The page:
A major human rights crisis is unfolding in northwestern China, according to the United Nations, which said last week that there were credible reports that the Chinese government is holding one million or more ethnic minorities in secretive detention camps.
Yet even for those who have escaped China, surveillance and intimidation have followed. As part of a massive campaign to monitor and intimidate its ethnic minorities no matter where they are, Chinese authorities are creating a global registry of Uighurs who live outside of China, threatening to detain their relatives if they do not provide personal and identifying information to Chinese police. This campaign is now reaching even Uighurs who live in the United States.
A few months ago, Barna, who lives in a major U.S. city and requested that her real name not be revealed, received an odd message from her mother, who lives in China. Barna’s mother asked her to send her U.S. car license plate number, her phone number, her U.S. bank card number, and a photo of her ID card. Barna’s mother said that China is creating a new ID card system that includes all Chinese, even those who are abroad.
Since her mother was located in China and they were talking via WeChat, a Chinese chat app permitted by China’s internet regulator since it gives authorities access to messages and phone calls, Barna knew that their conversation was likely being monitored. So she told her mother that she did not have a car in the United States and that she only uses her Chinese bank card, though her mother knows this isn’t the case.
But Barna agreed to send the photo of her ID card. “From her unsettled voice, I can tell she has been pushed by the authorities,” said Barna. “For the sake of my mom’s safety, I said OK.”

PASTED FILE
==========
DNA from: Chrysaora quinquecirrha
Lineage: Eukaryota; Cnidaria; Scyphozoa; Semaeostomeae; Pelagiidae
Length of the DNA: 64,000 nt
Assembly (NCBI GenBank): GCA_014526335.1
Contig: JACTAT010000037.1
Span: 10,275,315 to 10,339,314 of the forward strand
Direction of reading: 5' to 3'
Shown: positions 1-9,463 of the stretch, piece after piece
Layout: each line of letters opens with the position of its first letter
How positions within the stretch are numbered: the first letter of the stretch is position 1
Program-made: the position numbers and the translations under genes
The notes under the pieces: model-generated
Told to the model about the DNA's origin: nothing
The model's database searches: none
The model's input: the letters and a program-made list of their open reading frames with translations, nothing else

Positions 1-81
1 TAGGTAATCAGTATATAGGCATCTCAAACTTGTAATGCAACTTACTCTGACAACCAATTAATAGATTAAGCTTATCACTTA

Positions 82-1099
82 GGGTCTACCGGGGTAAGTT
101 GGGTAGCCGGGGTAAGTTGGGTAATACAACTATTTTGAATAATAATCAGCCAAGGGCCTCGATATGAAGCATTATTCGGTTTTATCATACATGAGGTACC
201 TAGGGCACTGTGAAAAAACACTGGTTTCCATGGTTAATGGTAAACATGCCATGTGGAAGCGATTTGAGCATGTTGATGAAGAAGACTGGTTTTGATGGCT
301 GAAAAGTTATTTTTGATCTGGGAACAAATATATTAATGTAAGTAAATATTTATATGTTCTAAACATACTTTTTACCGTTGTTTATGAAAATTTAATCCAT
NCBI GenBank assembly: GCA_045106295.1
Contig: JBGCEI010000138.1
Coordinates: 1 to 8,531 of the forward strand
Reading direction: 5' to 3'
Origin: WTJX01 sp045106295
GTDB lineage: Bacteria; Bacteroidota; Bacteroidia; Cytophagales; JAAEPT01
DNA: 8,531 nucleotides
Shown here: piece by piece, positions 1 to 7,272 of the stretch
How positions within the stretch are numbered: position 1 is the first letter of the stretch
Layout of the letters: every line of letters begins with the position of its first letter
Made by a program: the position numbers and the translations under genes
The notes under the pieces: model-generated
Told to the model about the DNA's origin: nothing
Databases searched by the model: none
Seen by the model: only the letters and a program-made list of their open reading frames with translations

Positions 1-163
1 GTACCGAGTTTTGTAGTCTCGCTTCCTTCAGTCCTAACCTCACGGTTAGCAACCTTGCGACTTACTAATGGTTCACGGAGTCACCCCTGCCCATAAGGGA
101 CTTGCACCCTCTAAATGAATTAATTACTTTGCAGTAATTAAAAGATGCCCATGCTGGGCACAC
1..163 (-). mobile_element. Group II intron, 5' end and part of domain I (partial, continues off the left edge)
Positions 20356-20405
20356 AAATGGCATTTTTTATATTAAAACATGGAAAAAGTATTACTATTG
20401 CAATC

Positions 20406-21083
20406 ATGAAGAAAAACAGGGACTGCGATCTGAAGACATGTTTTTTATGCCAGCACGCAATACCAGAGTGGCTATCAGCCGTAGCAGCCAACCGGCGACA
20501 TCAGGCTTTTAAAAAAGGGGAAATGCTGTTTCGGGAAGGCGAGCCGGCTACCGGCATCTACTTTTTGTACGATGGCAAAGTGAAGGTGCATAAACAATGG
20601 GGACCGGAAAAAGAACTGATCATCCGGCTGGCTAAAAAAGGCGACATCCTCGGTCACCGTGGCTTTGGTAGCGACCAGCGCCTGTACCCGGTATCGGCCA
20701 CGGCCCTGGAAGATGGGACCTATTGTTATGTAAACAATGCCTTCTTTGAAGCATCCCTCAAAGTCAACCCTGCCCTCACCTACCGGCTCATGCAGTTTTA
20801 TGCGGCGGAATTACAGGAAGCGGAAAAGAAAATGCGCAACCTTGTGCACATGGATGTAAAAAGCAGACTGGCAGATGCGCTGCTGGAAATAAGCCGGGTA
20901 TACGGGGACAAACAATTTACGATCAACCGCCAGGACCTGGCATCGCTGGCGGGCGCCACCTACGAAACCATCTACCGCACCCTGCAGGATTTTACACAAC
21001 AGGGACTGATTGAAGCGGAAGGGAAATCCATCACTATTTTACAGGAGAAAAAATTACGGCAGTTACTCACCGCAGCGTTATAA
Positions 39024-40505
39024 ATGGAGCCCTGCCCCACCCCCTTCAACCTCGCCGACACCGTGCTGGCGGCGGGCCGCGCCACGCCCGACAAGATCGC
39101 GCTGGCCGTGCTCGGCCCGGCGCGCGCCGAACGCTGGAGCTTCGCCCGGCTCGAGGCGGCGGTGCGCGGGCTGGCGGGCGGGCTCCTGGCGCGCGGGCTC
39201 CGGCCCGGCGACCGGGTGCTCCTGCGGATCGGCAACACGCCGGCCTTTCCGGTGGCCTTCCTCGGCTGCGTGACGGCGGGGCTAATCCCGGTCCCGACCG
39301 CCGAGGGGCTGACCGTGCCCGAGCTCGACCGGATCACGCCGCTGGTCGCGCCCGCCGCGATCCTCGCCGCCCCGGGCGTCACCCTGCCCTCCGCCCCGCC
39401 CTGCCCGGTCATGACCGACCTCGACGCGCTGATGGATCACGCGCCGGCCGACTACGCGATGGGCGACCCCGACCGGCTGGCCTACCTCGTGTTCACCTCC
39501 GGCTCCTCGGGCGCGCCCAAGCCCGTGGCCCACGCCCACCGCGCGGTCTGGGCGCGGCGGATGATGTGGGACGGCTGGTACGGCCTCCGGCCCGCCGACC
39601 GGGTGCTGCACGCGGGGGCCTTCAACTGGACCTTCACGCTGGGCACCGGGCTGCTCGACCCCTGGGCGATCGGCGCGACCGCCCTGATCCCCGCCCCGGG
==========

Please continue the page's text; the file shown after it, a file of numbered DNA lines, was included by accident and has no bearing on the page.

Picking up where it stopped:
In recent months, many other Uighurs living in the United States have received similar demands from Chinese authorities, relayed by family members back in China who were paid official visits from local public security bureau officials. One Uighur living on the east coast told The Daily Beast that Chinese police had demanded a copy of the individual’s employment contract with their university; another was told they had to provide a letter from their academic supervisor. If they don’t comply, these Uighurs know that their relatives may be detained.
“I’ve heard about many of these cases of influence and intimidation from Chinese authorities being extended to Uighurs abroad, whether they are students or journalists or everyday people,” said James Millward, a professor of Chinese and Central Asian history at Georgetown University. “In many cases they are permanent residents, green card holders, or even citizens in the United States, Australia, or elsewhere.”
There are about 10 million Uighurs in China. Uighurs are a Turkic-speaking, largely Muslim ethnic minority concentrated in China’s northwestern region of Xinjiang. In recent decades, a low-level insurgency in the region has brought occasional violence, and in 2009 ethnic riots there killed hundreds.